Monday, February 1, 2010

Deuce Seven Clear Channel Takeover in San Francisco

VIA Streetsy

It doesn't seem like people know when Deuce Seven created this advertising takeover in San Francisco but I could really care less. It's amazing, and his use of the frame is absolutely incredible. It appears this was all done on site which is even more fantastic. We know how dodgy it can be spending anymore time than necessary at an ad takeover location whether it's illegal or not, and for this reason we are blown away by this piece. One can only assume Deuce is a fast painter and a world class sprinter.

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Wednesday, March 11, 2009

All are welcome to express themselves in the box below

This is an interesting way for private landlords and shop owners to allow, and at the same time control, graffiti and public use of our shared public walls. Not only does a gesture like this garner respect from local artists for the wall they are painting and thus the individual behind it, but it creates an environment where public use of public space is acceptable despite local laws prohibiting this kind of activity.

VIA Boing Boing

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Thursday, February 5, 2009

Billboard Confidential-KCET LA


I found this series done by KCET LA on outdoor advertising in Los Angeles on Rami Tabello's This quote from part 3 of the series embodies the distrust which develops when a city fails to take care of its residents before it takes care of the outdoor advertising industry and huge profits. "It doesn't really seem like anybody cares and I don't really believe the city is capable of doing anything about it." With critical legal as well as safety issues being ignored by the outdoor advertising industry in LA and the lack of public support for outdoor advertising, it is amazing the city has not been more cavalier with the problem.

Part 3

Part 1

Part 2

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Wednesday, February 4, 2009

Los Angeles Steps Up Fight on Large Ads

Published: February 1, 2009

LOS ANGELES — This city has opened a new front in its longstanding battle with billboard companies, ordering building owners to remove so-called supergraphic signs, enormous advertisements draped across multistory structures, after deeming them fire hazards.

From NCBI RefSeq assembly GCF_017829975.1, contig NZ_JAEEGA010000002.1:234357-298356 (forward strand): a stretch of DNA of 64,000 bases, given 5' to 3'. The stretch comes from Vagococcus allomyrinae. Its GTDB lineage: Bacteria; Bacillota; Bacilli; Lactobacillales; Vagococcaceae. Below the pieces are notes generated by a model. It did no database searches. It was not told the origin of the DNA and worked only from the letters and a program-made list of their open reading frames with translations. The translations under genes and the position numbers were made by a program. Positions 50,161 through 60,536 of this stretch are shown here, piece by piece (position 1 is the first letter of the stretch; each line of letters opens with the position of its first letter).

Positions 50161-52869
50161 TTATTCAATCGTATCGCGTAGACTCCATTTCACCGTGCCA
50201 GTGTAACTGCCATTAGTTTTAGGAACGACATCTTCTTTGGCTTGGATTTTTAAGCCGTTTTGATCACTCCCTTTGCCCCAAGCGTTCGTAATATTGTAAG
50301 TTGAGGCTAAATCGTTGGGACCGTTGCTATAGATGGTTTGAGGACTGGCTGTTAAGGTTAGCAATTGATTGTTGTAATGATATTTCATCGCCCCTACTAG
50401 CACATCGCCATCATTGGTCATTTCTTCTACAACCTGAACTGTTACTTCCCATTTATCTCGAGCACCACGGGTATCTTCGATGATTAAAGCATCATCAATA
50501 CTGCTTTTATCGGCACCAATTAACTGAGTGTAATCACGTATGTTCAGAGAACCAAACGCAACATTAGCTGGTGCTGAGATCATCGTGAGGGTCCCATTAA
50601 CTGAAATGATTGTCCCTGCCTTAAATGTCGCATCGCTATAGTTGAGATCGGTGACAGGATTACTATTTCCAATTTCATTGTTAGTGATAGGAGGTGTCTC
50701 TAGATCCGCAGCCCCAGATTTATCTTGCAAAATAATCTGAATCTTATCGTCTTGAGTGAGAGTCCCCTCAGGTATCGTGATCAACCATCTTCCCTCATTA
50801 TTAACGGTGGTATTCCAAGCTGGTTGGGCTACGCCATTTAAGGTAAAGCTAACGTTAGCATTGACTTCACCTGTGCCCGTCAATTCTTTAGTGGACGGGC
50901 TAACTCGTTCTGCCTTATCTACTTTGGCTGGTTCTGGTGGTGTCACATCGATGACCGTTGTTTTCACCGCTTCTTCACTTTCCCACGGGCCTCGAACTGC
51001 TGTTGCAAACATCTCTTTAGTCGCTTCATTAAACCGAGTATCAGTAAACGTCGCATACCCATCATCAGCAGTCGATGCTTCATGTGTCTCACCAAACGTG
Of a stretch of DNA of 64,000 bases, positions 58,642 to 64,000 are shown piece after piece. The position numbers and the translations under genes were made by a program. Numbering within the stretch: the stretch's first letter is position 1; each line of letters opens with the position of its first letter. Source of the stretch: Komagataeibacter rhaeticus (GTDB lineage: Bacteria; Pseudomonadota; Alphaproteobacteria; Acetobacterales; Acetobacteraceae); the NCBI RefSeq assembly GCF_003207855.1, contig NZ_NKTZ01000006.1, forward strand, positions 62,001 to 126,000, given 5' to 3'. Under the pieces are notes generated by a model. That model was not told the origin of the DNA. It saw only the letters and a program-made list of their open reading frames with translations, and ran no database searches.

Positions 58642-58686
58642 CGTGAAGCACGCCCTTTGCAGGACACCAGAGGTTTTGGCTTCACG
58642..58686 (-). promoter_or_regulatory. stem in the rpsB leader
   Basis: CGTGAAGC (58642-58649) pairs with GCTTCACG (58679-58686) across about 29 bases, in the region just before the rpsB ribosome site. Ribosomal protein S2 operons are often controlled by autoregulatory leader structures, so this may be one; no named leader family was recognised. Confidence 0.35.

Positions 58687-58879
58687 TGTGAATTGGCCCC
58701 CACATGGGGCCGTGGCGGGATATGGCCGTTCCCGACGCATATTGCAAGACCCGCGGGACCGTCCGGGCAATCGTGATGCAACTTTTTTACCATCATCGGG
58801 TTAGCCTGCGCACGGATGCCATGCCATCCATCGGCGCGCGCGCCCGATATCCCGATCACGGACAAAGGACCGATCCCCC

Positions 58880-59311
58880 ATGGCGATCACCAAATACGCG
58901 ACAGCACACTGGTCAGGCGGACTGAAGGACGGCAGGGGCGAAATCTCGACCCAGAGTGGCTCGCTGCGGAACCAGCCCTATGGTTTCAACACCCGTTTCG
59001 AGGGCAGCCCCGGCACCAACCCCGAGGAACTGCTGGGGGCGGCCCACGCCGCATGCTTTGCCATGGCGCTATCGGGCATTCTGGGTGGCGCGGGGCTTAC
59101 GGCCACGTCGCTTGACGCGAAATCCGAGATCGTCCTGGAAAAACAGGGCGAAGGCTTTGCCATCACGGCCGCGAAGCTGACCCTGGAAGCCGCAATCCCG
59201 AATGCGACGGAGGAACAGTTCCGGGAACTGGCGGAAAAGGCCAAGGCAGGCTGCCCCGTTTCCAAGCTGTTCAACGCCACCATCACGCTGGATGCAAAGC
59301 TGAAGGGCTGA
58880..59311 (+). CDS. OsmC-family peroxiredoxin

Los Angeles city officials said the signs, made mostly of vinyl, had proliferated since December, when the City Council passed a temporary ban on billboards and large signs. The stopgap move was an effort to give the city more time to close loopholes in a 2002 law intended to curtail billboard advertisements.

Jack Weiss, a city councilman who wrote the temporary ordinance, said the original legislation was supposed to put a stop to the supergraphic signs. “Instead,” Mr. Weiss said, “the supergraphic companies have plastered their signs up all over the city and are thumbing their noses at the law.”

“Many of these signs are dangerous,” he added. “They prevent people from getting out in case of fire, or firefighters from getting in.”

The Fire Department estimates that more than 100 buildings from downtown to the coast have illegal signs.

Inspectors have ordered 20 building owners to remove large signs, Mr. Weiss said, and will continue to issue warnings.

A violation of the billboard ordinance carries a maximum monthly fine of $2,500. But Mr. Weiss said the signs could bring in $100,000 in rent for building owners.

The city has been blocked from enforcing the 2002 law because of legal entanglements, including lawsuits by billboard companies over free-speech rights. In 2006 and 2007, the city settled lawsuits with three of the largest billboard companies — CBS Outdoor, Clear Channel Outdoor and Regency — allowing them to convert as many as 850 print billboards to electronic ones.

Even so, the supergraphic signs seem to be gaining in popularity.

People in neighborhoods across the city have reported seeing work crews unfurling the banners at night and on weekends. Barbara Broide, who lives in the West Los Angeles district, said she and her neighbors had photographed workers in cranes mounting the signs with thick plastic cables before leaving in trucks piled high with more folded signs.

Ms. Broide, 55, said many neighborhood groups were frustrated by the lack of billboard regulation.

“These companies are not only not complying, but doing things dangerous to building occupants and firefighters,” Ms. Broide said. “And yet these signs seem to persist.”

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Sunday, February 1, 2009


If we are gonna talk about safety issues stemming from outdoor advertising, I think we should all read this. Property owners consistently disregard the safety of their tenants as well as the laws which are imposed on them by city governments. Often this is simply an economic issue, profits being far higher than the fines which are given for violations.

VIA 10801takesigndown


We were just notified by Mary Clare Molidor, Sr. Asst. District Attorney, that a 23 count criminal complaint has been filed by the Criminal Branch of the City Attorney's Office today against Frank Rahban, owner of 10801 National Blvd, L.A. CA 90064 and others for defying an order by the Fire Department to remove this hazardous sign.